Senior class officers laid a wreath on the Coxes’ grave at St. James Church on Tuesday morning and Donna Titus, MMI English Department Chair and longest tenured faculty member at MMI, provided a few words at the site. The class then toured the historic Coxe home and enjoyed refreshments. Upon return to the School, they worked with the underclassmen to provide the history of the School’s founders with a Kahoot! Trivia game and Scavenger Hunt.
MMI also welcomed back young alumni from the last five graduating years to visit with faculty, staff, and students. MMI Head of School Theresa Long said, “We have such a rich and memorable history. The honoring of Eckley and Sophia Coxe provides students the opportunity to engage in that history and learn how our school came to be and why we have so much to be thankful for now and for the future.”
The lives of Eckley and Sophia Coxe provide an interesting history of the early coal-mining days and history of the Hazleton area. Upon Eckley Coxe’s death from pneumonia on the morning of May 13, 1895, The New York Times extolled Coxe as a man of high moral character who refused even the appearance of impropriety, one of the largest individual coal operators in the country, and a friend to many throughout the region who mourned his passing, including the employees who labored in his mines.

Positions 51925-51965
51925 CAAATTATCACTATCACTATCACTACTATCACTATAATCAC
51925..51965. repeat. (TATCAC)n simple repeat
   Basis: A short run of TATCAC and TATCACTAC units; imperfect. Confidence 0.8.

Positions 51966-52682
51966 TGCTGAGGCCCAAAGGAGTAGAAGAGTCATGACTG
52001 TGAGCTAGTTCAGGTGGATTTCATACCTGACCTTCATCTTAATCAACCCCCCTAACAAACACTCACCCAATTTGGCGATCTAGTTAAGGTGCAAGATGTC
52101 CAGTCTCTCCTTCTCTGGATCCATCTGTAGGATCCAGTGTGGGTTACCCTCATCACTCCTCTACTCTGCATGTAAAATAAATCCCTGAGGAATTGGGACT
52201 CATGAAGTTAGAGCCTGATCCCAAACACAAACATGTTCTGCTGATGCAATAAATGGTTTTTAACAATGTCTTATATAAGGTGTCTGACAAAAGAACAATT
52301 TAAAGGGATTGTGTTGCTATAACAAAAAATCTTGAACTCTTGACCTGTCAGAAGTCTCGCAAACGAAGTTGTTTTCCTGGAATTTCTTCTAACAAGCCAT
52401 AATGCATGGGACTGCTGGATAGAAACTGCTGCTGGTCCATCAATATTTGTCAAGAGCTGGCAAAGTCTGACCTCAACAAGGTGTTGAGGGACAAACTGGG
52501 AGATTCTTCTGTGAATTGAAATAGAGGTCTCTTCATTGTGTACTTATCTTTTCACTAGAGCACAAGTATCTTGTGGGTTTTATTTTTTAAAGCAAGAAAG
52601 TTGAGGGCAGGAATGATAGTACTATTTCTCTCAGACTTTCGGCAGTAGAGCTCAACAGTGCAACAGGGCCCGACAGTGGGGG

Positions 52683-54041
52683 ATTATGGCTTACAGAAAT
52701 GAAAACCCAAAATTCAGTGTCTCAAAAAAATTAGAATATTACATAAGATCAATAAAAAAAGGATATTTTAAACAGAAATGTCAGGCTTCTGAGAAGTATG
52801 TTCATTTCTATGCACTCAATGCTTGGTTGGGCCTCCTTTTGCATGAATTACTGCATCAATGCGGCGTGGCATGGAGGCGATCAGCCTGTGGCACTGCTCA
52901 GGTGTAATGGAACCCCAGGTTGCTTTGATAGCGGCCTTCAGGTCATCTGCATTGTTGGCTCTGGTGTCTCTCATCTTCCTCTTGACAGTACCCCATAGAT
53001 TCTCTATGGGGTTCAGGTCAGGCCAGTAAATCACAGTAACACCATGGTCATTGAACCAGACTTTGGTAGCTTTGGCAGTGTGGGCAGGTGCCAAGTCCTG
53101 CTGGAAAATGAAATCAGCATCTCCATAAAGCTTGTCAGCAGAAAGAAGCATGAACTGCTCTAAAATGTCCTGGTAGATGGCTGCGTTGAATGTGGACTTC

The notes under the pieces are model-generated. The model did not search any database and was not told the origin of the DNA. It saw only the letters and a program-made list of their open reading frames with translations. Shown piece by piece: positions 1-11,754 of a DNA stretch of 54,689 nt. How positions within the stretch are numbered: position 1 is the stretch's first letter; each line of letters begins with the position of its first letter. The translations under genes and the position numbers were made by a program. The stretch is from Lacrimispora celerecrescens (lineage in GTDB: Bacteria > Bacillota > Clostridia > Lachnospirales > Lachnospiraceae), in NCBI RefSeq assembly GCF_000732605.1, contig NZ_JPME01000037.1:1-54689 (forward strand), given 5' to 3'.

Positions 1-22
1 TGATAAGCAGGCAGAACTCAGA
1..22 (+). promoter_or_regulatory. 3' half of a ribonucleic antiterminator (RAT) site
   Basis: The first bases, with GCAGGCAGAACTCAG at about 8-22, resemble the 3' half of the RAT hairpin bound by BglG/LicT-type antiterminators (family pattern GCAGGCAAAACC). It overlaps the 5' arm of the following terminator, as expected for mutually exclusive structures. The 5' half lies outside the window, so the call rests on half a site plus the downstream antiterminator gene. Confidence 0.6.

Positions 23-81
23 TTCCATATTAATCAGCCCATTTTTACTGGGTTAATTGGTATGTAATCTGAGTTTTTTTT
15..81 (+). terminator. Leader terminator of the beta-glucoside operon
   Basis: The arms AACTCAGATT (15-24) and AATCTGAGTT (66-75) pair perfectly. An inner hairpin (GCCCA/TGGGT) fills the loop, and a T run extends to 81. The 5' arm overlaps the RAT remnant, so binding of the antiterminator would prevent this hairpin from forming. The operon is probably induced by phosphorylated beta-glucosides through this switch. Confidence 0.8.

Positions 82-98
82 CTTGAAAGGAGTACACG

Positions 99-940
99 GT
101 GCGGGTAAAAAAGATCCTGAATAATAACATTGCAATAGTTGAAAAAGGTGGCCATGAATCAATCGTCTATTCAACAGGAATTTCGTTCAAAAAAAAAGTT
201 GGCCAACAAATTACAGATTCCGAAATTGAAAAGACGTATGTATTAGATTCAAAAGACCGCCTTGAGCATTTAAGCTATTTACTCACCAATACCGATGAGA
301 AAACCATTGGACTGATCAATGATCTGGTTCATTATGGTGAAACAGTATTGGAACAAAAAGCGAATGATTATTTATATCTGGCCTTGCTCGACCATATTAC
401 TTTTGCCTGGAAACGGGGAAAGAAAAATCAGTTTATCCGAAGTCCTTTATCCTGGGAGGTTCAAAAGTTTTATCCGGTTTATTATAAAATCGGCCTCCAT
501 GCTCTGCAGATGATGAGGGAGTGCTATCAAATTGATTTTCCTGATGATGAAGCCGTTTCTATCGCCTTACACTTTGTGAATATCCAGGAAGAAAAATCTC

Coxe was born June 4, 1839, in Philadelphia and came from a large and distinguished family that had been in the United States since before the American Revolution. His grandfather, Tench Coxe, was an economist and publicist as well as an assistant to Thomas Jefferson in the Treasury Department. He bought land in several Pennsylvania counties, mainly Luzerne, which contained large deposits of coal. The lands were expanded by his son, Charles S. Coxe, who was, at one time, a judge in the District Court of Philadelphia.
At the age of 16, Eckley showed signs of engineering and mechanical ability and entered the University of Pennsylvania in Philadelphia. Hoping to become a mining engineer, he studied chemistry and physics at the University; however, he learned the basics of mining by spending time in his family’s coalfields.
After graduating from Penn in 1858, Eckley was sent abroad to continue his studies at the Ecole des Mines in Paris, France. He attended the Mining Academy in Freiberg in Saxony, where he studied mechanics, which piqued his interest in mechanical inventions that aided the mining industry. After returning to the United States in 1864, he put his training to work. The following year, he established Coxe Brothers & Co. to combine control of the coal lands. Soon, his firm controlled more than 35,000 acres of coalfields and increased coal production. This consolidation brought almost every mining operation in northeastern Pennsylvania under his control and is considered to be one of Eckley’s greatest accomplishments.
A large measure of Eckley’s success came from his generous and well-executed management of labor. He believed in treating his employees as equals and proved to them in many ways that his friendship was sincere.
Coxe was also considered to be a strong force in public affairs and was elected to the Senate as a Democrat in 1880. However, upon finding the oath of office required him to swear he did not use his money to win, Coxe refused the position because of a contribution he had given to his party committee. He was re-nominated and re-elected without spending any money, but he had little taste for a political career and felt he was needed elsewhere.